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After more than 40 years of films, the Skywalker story comes to an end.

Maybe you remember when and where it was that you first experienced Star Wars or maybe it was just always there, part of a bigger, shared universe that lives as much in our imaginations as it does on the big screen. Maybe you saw A New Hope before it was named that or maybe you started with The Phantom Menace or The Force Awakens. For people all over the world who fell in love with George Lucas' incredible science fiction fantasy, there's no absolute beginning. It looks, however, that when it comes to the story of the Skywalkers, Star Wars does have an ending.


"I've just realized in the last few months something that I hadn't ever realized before," says Anthony Daniels, whose C-3PO has been at the heart of the overall saga. "Because I'd been in all of them and all the spinoffs and stuff, I am so close to it. It's rather like having your nose up against the planet. You can't see how big that planet is. Gradually now, I'm beginning to get a perspective on it. That comes from talking to fans and to people who say what 'Star Wars' has meant to them over the years. It's meant something completely different to me. It's a job. It's kind of fun. It's kind of awkward. Sometimes it's gay. We all know it's not a smooth ride. But, finally, I'm getting to see it almost from the other perspective and that's the perspective of the audience who have been there all this time."

Daniels isn't the only longtime Star Wars actor who will be returning for The Rise of Skywalker. The final film will also see the return of Billy Dee Williams, playing Lando Calrissian again on the big screen for the first time since Return of the Jedi.

"Coming back to do Lando [is something that] I didn't think would happen," says the star. " I just wrote it off and I said, 'Well, I did what I had to do and that was it' ...I have a lot of admiration for this young man called JJ Abrams. It was pretty much like when I worked with George [Lucas]. That was an opportunity to work with somebody who was really extraordinary."

Abrams returns to the director's chair after helming the first chapter of the new trilogy, 2015's The Force Awakens.

“I think that the difference is that the pressure shifted," Abrams says, comparing his first 'Star Wars' movie to the new chapter. "We didn't know at the beginning of ‘Force Awakens’ exactly what it would look like to have Daisy Ridley and Adam Driver and Oscar Isaac and John Boyega. What would that cast be like? We had to figure it out and discover it. On the first day of 'Rise of Skywalker,' we sort of knew some of those things. We knew those things were working."

"One thing I know about 'Star Wars' and one thing I know about these kinds of tentpole movies is that [they need a] unique combination of dramatic storytelling, gravitas, and a great sense of humor," adds Lucasfilm President and producer Kathleen Kennedy. "I think that there's few filmmakers that really embody both of those things and also have the capability to really manage something this huge. JJ was my first choice."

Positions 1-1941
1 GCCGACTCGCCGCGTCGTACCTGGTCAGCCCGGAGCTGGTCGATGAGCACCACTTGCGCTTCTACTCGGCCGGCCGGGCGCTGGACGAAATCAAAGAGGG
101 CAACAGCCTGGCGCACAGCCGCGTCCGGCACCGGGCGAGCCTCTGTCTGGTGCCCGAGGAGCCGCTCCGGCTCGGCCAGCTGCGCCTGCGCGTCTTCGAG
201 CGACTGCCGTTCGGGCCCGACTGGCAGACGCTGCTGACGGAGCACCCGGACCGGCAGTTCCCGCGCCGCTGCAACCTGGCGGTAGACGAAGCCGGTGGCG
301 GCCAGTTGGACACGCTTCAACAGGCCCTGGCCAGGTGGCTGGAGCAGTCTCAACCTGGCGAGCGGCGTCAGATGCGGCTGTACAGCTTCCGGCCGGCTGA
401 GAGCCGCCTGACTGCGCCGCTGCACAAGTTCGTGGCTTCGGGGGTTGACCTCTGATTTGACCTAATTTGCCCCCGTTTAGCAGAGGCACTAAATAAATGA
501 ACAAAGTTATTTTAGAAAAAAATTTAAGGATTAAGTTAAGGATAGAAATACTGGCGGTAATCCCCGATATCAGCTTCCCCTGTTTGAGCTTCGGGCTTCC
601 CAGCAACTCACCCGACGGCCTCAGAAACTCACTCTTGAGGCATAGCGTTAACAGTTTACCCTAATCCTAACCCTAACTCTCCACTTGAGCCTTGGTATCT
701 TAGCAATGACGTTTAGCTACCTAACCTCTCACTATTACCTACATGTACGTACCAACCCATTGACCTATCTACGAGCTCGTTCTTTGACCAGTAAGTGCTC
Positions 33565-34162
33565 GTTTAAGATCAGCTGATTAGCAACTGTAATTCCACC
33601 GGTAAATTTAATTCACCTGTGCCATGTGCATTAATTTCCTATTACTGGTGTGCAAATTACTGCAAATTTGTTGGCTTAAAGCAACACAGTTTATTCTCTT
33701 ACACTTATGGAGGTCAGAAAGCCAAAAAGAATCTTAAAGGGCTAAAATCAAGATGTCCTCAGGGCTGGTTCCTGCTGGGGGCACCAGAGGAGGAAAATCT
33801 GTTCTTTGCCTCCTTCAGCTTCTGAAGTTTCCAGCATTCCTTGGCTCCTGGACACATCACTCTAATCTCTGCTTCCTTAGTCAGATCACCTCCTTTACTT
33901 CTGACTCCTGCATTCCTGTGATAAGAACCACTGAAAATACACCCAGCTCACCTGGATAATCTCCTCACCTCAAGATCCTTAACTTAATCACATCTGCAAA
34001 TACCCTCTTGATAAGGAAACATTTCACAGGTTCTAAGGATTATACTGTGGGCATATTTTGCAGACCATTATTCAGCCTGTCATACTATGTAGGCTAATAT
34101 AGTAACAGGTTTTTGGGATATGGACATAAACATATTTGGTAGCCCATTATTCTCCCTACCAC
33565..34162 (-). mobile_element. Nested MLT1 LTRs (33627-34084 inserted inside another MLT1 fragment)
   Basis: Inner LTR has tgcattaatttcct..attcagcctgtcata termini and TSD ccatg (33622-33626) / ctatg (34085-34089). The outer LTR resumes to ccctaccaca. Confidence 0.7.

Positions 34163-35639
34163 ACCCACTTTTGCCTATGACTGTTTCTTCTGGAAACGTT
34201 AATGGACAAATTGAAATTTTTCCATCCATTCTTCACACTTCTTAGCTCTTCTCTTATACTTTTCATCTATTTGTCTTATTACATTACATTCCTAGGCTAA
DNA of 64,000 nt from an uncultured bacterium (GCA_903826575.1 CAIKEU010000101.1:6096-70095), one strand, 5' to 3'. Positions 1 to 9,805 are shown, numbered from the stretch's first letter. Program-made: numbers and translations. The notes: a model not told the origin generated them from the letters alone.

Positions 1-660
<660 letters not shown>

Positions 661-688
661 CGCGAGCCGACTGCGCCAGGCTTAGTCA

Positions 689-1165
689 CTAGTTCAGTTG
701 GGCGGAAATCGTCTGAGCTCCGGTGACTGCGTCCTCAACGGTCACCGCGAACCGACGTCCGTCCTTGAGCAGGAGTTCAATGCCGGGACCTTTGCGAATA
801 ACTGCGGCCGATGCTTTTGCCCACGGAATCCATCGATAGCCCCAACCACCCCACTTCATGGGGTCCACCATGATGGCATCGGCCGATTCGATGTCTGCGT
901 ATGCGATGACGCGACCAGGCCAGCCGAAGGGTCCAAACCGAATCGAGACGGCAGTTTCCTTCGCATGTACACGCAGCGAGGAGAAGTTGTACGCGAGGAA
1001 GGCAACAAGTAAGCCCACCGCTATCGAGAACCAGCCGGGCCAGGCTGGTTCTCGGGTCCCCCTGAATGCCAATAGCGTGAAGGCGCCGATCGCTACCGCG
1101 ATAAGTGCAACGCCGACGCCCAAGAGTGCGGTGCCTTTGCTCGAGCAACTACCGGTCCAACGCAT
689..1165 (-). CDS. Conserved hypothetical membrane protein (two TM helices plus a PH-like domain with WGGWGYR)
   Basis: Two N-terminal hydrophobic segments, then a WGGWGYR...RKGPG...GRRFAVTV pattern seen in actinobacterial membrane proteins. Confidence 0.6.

Abrams is also responsible for the script of the new movie, working in tandem with Academy Award winning Argo scribe Chris Terrio.

"There was a moment in the process when [JJ and I] were agonizing over something in the third act," says Terrio. "We were in a room with Michelle Rejwan and Kathy. JJ and I, we couldn't seem to get it. We went outside the room and Rick Carter, the... sort of legendary production designer said, 'I think the reason you and JJ can't write this scene is because you don't want star Wars to end. I looked at JJ and we both knew [Rick] was right. Then we had to go and write it."

The precise plot of The Rise of Skywalker is a mystery and, hopefully, it will remain so until audiences all over the world have a chance to experience it for themselves. There was a screening for the cast and crew, however, and it led to Richard E. Grant posting an emotional (and spoiler free) response on social media.

"Having seen [‘Star Wars’] first when I was a theater student when I was 20 years old and before any of the younger cast were even born, it's an extraordinarily emotional thing to see just the passing of time that goes through all of these movies,” the actor recalls. “It felt really like a combination of everything that I've read in the Bible, Greek mythology, 'The Wizard of Oz,’ all rolled into one in this extraordinary summation of the whole story that delivers an emotional wall up at the end that I was totally unprepared for."

“It sounds so cheesy and so cliché and it is, but it truly feels like everyone is a family and we're all just there to have fun and be part of something that's so much bigger than us as individuals,” says Kelly Marie Tran, who returns as Rose Tico, following her debut in The Last Jedi, “ And that is a really cool thing to share with people.”

Naturally, Daisy Ridley is back as Rey, who still has a mysterious destiny to fulfill. For the actress, The Rise of Skywalker was particularly enjoyable to shoot because the film’s narrative means that she shares a lot of screen time with John Boyega’s Finn and Oscar Isaac’s Poe Dameron.